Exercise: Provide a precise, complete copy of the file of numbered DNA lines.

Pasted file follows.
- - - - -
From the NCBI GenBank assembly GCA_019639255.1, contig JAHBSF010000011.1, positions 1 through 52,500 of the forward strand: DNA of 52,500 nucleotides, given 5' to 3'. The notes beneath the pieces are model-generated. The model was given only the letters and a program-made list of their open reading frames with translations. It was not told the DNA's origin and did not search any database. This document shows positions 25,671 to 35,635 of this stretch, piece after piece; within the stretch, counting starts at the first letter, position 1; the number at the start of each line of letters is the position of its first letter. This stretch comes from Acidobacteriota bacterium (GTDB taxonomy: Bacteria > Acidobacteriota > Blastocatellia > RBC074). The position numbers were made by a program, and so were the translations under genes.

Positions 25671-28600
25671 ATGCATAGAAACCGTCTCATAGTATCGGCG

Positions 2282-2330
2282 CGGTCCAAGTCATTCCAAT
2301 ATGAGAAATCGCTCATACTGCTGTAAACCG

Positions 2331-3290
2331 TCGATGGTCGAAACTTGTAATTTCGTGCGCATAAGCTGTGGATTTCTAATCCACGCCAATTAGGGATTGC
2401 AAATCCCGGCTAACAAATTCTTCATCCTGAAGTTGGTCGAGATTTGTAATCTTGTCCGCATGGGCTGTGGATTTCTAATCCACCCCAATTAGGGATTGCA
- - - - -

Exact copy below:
From the NCBI GenBank assembly GCA_019639255.1, contig JAHBSF010000011.1, positions 1 through 52,500 of the forward strand: DNA of 52,500 nucleotides, given 5' to 3'. The notes beneath the pieces are model-generated. The model was given only the letters and a program-made list of their open reading frames with translations. It was not told the DNA's origin and did not search any database. This document shows positions 25,671 to 35,635 of this stretch, piece after piece; within the stretch, counting starts at the first letter, position 1; the number at the start of each line of letters is the position of its first letter. This stretch comes from Acidobacteriota bacterium (GTDB taxonomy: Bacteria > Acidobacteriota > Blastocatellia > RBC074). The position numbers were made by a program, and so were the translations under genes.

Positions 25671-28600
25671 ATGCATAGAAACCGTCTCATAGTATCGGCG

Positions 2282-2330
2282 CGGTCCAAGTCATTCCAAT
2301 ATGAGAAATCGCTCATACTGCTGTAAACCG

Positions 2331-3290
2331 TCGATGGTCGAAACTTGTAATTTCGTGCGCATAAGCTGTGGATTTCTAATCCACGCCAATTAGGGATTGC
2401 AAATCCCGGCTAACAAATTCTTCATCCTGAAGTTGGTCGAGATTTGTAATCTTGTCCGCATGGGCTGTGGATTTCTAATCCACCCCAATTAGGGATTGCA